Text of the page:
Aggravation of the situation of the Ukrainian Orthodox Church ascertained in the UN
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The situation of the Ukrainian Orthodox Church has considerably worsened with the granting of ‘autocephaly’ to ‘the Orthodox Church in Ukraine’, states the report on Civic Space and Fundamental Freedoms Ahead of the Presidential, Parliamentary and Local Elections in Ukraine in 2019-2020, published by UN Office of the High Commissioner for Human Rights. The reports covers the period from January 1, 2018, to January 15, 2019, the patrairchia.ru portal reports.
In the section on freedom of religion and beliefs, it is noted that ‘although tensions between Orthodox communities in Ukraine existed prior to the armed conflict in eastern Ukraine, they have been significantly exacerbated by the ongoing autocephaly process.’
Throughout the reporting period, OHCHR documented 10 incidents of threats and acts of intimidation against clergy and parishioners mainly affecting the Ukrainian Orthodox Church.
OHCHR is concerned that the current political environment further contributes to tensions negatively impacting the freedom of religion or belief, with possible negative consequences for other human rights on the eve of the election.
In November 2018, following the refusal of the Ukrainian Orthodox Church to join the newly established Orthodox Church in Ukraine, the Security Service of Ukraine (SBU) launched a series of criminal investigations into allegations of incitement to religious hatred, with the additional charge of high treason in at least one case. SBU searched the property of the Ukrainian Orthodox Church and the homes of the clergy hierarchy. SBU also interrogated clergymen in different regions of Ukraine. Individuals interviewed by OHCHR, reported that such actions put them under pressure and said that despite the absence of direct threats or coercion, they considered these as attempts to influence their position on autocephaly.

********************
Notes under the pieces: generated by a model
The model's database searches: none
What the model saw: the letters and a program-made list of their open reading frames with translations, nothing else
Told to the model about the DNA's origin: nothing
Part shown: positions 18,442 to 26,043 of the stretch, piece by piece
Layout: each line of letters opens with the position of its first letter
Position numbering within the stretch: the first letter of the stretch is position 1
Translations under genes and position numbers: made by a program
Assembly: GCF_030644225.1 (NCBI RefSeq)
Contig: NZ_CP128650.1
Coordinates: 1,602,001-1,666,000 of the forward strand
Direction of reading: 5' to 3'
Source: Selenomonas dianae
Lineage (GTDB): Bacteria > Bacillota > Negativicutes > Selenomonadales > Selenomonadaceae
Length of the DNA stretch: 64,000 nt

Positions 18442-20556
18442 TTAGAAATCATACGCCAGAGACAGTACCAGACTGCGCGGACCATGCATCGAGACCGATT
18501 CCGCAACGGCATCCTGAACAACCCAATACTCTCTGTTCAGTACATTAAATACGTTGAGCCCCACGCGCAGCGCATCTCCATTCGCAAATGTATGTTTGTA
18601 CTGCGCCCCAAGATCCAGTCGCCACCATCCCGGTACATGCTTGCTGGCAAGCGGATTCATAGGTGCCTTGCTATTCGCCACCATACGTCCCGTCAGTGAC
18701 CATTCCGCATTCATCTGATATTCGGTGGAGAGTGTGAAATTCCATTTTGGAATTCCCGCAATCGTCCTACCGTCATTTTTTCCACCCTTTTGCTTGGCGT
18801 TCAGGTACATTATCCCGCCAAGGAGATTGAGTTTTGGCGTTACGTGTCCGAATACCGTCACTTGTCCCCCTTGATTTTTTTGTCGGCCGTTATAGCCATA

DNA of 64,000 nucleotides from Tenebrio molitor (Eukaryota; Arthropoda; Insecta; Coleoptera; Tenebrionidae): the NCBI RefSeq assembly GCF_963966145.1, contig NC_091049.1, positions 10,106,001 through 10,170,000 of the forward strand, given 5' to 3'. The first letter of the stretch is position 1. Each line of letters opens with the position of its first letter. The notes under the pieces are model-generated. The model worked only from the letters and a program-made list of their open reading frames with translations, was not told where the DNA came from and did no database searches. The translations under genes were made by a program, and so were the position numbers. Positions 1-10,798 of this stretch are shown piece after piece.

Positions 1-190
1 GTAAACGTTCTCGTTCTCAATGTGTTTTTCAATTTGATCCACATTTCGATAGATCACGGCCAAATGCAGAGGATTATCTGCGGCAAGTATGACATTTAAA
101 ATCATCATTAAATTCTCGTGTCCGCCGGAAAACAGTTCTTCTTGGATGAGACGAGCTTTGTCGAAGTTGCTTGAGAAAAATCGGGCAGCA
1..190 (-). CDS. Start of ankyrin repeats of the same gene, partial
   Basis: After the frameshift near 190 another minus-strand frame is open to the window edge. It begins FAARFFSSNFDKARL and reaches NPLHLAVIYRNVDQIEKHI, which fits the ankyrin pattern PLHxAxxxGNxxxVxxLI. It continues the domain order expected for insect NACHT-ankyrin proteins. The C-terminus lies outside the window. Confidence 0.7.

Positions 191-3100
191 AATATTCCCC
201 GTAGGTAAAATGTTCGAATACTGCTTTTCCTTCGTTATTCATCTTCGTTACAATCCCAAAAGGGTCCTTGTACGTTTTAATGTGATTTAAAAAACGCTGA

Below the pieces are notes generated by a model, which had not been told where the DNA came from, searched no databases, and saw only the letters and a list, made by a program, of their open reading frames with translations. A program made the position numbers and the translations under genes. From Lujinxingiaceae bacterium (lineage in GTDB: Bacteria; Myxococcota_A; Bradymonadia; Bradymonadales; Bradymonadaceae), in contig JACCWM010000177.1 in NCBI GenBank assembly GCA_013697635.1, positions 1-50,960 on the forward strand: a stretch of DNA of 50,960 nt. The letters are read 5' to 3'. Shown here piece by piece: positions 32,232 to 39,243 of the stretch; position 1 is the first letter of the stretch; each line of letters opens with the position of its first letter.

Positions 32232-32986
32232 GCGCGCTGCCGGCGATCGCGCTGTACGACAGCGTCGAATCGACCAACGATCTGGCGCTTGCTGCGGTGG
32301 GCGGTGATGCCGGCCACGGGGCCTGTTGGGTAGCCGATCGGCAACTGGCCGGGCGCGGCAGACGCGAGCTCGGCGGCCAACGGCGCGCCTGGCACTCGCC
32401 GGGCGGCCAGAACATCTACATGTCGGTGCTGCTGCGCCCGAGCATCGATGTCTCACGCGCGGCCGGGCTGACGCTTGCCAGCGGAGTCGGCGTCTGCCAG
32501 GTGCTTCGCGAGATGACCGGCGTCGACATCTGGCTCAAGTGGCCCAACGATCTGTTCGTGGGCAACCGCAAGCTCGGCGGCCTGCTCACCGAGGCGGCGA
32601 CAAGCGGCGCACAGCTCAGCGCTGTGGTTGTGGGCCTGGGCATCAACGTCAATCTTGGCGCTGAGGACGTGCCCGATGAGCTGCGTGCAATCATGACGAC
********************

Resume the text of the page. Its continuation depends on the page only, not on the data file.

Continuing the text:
On 20 December 2018, the Parliament voted to begin the mandatory renaming of the religious organizations affiliated with religious centres in the Russian Federation, primarily targeting the communities of the Ukrainian Orthodox Church. The Parliament also adopted restrictions on the access of clergymen of such organizations to the premises of the Armed Forces of Ukraine on the basis of national security considerations. This contravenes article 18(3) of the International Covenant on Civil and Political Rights as national security is not a permissible ground for a restriction of freedom of religion or belief.
OHCHR recommends to the Ukrainian government to promptly improve the protection of fundamental freedoms of citizens. In particular, it is recommended ‘to uphold Ukraine’s international human rights obligations, i.e. not only to ensure the right to manifest one’s religion or belief in worship, either individually or in community with others, observance, practice and teaching, but also to take effective measure to ensure that no one shall be subject to discrimination by any State institution, group of persons, or person on grounds of religion or belief’.
DECR Communication Service